Malaya added that being the agency mandated to exercise general supervision over the LGUs, Interior Secretary Eduardo Año enjoined the LCEs days ahead to be physically present in their respective LGUs before, during and after the onslaught of Ompong.

He explained that according to the doctrine of qualified political agency, the DILG as the alter ego of President Duterte has the power to sanction erring LCEs.

“I emphasize that we do not necessarily aim to look for bad performance but we also hope to find best practices,” he said.

DILG Central Office Disaster Information Coordinating Center (CODIX) chief Edgar Allan Tabell said that in the absence of a national law on forced evacuation, it is up to the LGUs to undertake forced evacuations in their LGUs.

“There is enough authority for mayors to conduct forced evacuation under the general welfare clause of the Local Government Code. So, even in the absence of a specific law, there is legal authority for the mayor to implement forced evacuation if the conditions so warrant,” he said.

In the case of Barangay Ucab in Itogon, Benguet, where missing miners and their families were reported buried underneath a collapsed bunkhouse, the agency did not receive any report that the LGU conducted the forced evacuation.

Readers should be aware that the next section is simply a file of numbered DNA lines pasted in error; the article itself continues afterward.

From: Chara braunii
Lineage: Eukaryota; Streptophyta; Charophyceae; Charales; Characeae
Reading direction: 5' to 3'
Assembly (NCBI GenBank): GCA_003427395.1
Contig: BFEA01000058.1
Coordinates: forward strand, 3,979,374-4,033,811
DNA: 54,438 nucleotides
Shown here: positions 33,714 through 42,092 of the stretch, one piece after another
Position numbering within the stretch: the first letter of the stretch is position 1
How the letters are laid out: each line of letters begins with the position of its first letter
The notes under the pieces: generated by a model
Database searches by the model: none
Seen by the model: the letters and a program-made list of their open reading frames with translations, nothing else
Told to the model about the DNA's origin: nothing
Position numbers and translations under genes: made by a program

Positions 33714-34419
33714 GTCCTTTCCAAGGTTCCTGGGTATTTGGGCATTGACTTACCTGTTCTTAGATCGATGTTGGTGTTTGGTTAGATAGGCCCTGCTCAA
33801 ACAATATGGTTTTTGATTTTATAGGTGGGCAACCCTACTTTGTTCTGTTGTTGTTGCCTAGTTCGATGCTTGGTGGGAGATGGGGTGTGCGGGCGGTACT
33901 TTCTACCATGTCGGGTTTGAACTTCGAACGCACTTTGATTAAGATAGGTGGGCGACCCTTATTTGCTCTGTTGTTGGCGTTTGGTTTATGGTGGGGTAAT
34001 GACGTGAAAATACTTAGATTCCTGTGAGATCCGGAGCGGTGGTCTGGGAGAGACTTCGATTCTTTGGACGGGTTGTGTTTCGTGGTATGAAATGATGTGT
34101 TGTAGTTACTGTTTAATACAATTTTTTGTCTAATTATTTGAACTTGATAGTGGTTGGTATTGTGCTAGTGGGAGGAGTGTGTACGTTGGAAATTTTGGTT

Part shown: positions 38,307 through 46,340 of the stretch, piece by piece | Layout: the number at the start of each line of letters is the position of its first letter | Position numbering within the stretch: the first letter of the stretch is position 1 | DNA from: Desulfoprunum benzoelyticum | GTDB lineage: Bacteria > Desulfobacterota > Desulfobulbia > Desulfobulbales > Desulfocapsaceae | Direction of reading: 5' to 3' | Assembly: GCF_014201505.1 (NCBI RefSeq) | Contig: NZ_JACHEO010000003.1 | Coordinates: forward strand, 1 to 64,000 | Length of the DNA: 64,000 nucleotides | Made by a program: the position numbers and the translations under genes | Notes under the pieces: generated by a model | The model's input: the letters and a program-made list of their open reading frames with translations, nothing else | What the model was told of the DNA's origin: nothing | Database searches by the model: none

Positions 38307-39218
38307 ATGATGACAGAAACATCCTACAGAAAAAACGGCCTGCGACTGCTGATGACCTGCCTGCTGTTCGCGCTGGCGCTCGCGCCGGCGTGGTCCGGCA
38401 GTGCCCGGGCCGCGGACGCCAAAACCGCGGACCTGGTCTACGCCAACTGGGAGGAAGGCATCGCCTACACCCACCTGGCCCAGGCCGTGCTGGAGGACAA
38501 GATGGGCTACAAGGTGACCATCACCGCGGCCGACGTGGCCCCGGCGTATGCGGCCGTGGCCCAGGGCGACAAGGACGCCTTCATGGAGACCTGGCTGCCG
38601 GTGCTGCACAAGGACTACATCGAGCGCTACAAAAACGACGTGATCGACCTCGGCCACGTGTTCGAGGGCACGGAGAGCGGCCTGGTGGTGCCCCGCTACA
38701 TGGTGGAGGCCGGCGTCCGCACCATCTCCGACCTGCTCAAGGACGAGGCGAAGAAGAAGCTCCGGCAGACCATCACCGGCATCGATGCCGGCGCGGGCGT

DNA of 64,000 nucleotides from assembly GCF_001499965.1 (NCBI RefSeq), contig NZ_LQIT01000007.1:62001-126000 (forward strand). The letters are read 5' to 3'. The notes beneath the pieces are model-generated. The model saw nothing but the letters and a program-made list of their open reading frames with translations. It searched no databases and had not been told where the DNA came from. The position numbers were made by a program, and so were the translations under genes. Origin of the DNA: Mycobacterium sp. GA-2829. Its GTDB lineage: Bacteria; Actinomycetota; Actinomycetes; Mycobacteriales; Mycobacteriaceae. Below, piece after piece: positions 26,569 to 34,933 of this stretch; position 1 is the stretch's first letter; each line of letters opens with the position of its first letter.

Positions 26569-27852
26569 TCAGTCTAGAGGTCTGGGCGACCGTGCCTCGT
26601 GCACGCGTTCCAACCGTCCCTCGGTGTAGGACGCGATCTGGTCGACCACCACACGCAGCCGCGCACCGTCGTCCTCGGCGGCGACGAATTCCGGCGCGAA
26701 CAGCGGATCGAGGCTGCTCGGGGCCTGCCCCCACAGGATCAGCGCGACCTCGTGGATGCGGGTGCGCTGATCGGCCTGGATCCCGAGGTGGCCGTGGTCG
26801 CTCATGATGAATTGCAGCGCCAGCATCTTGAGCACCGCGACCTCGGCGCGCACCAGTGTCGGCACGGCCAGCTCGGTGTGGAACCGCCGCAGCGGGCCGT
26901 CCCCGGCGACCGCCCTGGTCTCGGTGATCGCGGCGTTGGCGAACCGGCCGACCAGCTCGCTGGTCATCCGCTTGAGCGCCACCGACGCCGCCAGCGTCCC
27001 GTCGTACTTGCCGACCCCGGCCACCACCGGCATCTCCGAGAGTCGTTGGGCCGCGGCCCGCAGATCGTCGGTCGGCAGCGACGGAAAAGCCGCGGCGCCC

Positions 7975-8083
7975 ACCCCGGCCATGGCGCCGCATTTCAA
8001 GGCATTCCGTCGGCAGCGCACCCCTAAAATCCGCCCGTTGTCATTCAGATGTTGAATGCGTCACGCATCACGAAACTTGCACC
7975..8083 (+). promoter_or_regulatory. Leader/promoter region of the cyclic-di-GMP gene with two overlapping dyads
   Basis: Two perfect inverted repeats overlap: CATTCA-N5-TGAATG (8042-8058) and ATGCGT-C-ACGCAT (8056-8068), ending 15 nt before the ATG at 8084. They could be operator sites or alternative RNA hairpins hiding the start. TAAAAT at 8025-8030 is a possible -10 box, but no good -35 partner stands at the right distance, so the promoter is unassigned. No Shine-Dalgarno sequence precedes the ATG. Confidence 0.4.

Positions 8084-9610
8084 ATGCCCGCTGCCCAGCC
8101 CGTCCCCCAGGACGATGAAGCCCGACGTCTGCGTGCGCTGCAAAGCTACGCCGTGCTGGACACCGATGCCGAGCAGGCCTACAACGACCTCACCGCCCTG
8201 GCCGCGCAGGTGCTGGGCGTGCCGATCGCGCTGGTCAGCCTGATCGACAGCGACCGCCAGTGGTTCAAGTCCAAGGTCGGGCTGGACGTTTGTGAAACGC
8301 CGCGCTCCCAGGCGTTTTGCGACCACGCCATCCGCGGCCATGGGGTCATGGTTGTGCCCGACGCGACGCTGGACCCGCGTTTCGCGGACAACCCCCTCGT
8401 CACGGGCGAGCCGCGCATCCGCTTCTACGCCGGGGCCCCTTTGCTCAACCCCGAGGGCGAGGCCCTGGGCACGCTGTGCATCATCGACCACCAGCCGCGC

“We received a report that the LGU conducted preemptive evacuation prior to the onslaught of Ompong. Unfortunately, the miners evacuated to another area which happened to be landslide-prone,” Tabell said.

He added that the DILG, as lead agency of the Management of the Dead and Missing cluster, has activated the MDM-Benguet to extract these missing persons in coordination with other national government agencies in the cluster.

Philippine National Police (PNP) spokesman Senior Superintendent Benigno Durana said the DILG would investigate the liability of those who failed to implement the forced evacuation of people in danger zones.

“For now, the DILG is investigating if concerned authorities have liability on why it happened. What I know is that according to the DILG, it is a hazard area and if we have situations like this, preemptive evacuation is necessary, if it was done,” he said in mixed Filipino and English.

“The DILG is looking into local officials, if they have ample reaction in preparing for Typhoon Ompong,” he added.

Durana noted that the PNP is ready to help in the investigation in the event that the DILG needs its support.